We won’t know for sure how well the 21:9 aspect ratio display impacts everyday tasks until we get to use this properly for our full review.
The phone also isn’t waterproof, as it has an IP rating of IP56, so it should be able to handle some sweat and rain but it isn’t one you should take in the shower.
OS and specs
The Motorola One Vision comes with the latest Android 9 Pie software on board, and it’s a part of the Android One program, so you know it’s set to keep getting updates for at least two years as well as monthly security upgrades for three.
Inside the phone there’s an Exynos 9609 chipset along with 4GB of RAM, which should allow you to run all of the apps you want to. In our limited testing time we haven’t found any issues with the performance of the phone.
There’s 128GB of storage here by default, and then you’ve got the opportunity to put a 512GB microSD card in for any extra room you’re looking for.
That’s a lot more space than we’d expect for a phone around this price, and it should be enough for you unless you’re prone to filling your phone up with music, films and apps.
Battery life and camera
Motorola estimates this phone will last for a whole day thanks to a 3,500mAh battery inside doing all the hard work to keep it powered up.
If you’re struggling for extra power, you’ll find a fast charger included in the box. It’s capable of charging up the device for seven hours of usage in only fifteen minutes of charging, according to Motorola.
The camera is where this phone begins to become even more interesting. There’s a 48MP shooter on the rear of the phone that uses Quad Pixel technology to ensure more light in your images.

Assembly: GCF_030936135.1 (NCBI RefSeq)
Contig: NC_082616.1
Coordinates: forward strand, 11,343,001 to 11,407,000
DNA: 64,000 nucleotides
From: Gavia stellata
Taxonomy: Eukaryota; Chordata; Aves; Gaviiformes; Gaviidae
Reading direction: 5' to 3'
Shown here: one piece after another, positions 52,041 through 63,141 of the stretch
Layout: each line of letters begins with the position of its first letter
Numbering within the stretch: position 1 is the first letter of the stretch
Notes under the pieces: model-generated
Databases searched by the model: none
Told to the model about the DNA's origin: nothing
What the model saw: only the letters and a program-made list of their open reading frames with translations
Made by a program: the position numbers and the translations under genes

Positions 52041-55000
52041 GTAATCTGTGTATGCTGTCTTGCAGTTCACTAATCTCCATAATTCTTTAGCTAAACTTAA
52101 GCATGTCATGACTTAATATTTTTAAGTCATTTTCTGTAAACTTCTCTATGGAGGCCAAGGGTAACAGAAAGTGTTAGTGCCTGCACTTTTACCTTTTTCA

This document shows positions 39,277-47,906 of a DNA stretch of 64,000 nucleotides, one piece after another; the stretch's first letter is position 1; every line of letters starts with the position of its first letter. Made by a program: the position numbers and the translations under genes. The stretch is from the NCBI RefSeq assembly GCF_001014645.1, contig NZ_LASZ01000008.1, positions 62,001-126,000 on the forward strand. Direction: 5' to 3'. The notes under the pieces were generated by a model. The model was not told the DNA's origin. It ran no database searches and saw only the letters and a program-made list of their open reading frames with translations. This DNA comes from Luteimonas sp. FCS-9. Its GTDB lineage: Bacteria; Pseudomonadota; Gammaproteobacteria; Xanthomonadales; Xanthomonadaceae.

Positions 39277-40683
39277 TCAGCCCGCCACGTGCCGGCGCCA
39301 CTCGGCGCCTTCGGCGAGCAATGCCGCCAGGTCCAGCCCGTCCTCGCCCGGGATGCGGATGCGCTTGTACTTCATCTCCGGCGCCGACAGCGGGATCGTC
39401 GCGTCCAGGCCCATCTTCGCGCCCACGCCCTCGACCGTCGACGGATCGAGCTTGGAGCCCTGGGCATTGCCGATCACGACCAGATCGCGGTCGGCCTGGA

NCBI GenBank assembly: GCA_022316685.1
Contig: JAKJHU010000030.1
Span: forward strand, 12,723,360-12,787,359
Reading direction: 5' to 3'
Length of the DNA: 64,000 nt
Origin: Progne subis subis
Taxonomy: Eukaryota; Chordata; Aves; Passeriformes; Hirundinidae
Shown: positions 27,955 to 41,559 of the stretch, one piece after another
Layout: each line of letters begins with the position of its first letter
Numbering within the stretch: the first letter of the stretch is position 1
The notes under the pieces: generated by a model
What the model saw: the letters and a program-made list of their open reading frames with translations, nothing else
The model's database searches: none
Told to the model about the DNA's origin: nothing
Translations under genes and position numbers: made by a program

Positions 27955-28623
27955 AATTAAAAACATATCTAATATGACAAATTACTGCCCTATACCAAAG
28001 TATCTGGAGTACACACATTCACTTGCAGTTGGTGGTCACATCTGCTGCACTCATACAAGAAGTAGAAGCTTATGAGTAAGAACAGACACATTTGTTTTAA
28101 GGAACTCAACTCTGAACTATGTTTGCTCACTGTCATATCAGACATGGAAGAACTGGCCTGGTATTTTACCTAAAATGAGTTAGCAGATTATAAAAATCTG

That means that despite the megapixel count you’re only going to be able to take the equivalent of 12MP shots with the phone’s rear camera, but it’s still a powerful shooter that creates some beautiful images in our limited testing so far.
Perhaps the most impressive feature is called Night Vision, which is similar to the Night Mode we saw last year on the Google Pixel 3, where it can flood the sensor with light to ensure much better photography at night.
There’s also a 5MP secondary lens on the rear of the phone that is used for depth sensing, so you can make bokeh shots where you blur the background of photos to ensure focus on certain elements of the image.
It can also be used for a mode called Portrait Lighting that allows you to do artistic things like keep the subject of a photo in color while the background is black and white, or change where the sun looks to be in an image.
We’re not totally sold on the idea of a 21:9 aspect ratio display, but Motorola’s implementation of the idea here is interesting with the phone’s punch-hole camera instead of a notch or bezel (the latter being found on the similarly stretched Xperia 1).
Our full review will see us fully test the camera and other aspects of the Motorola One Vision, but it seems like this may be a strong device for anyone looking for an affordable handset.
Image Credit: TechRadar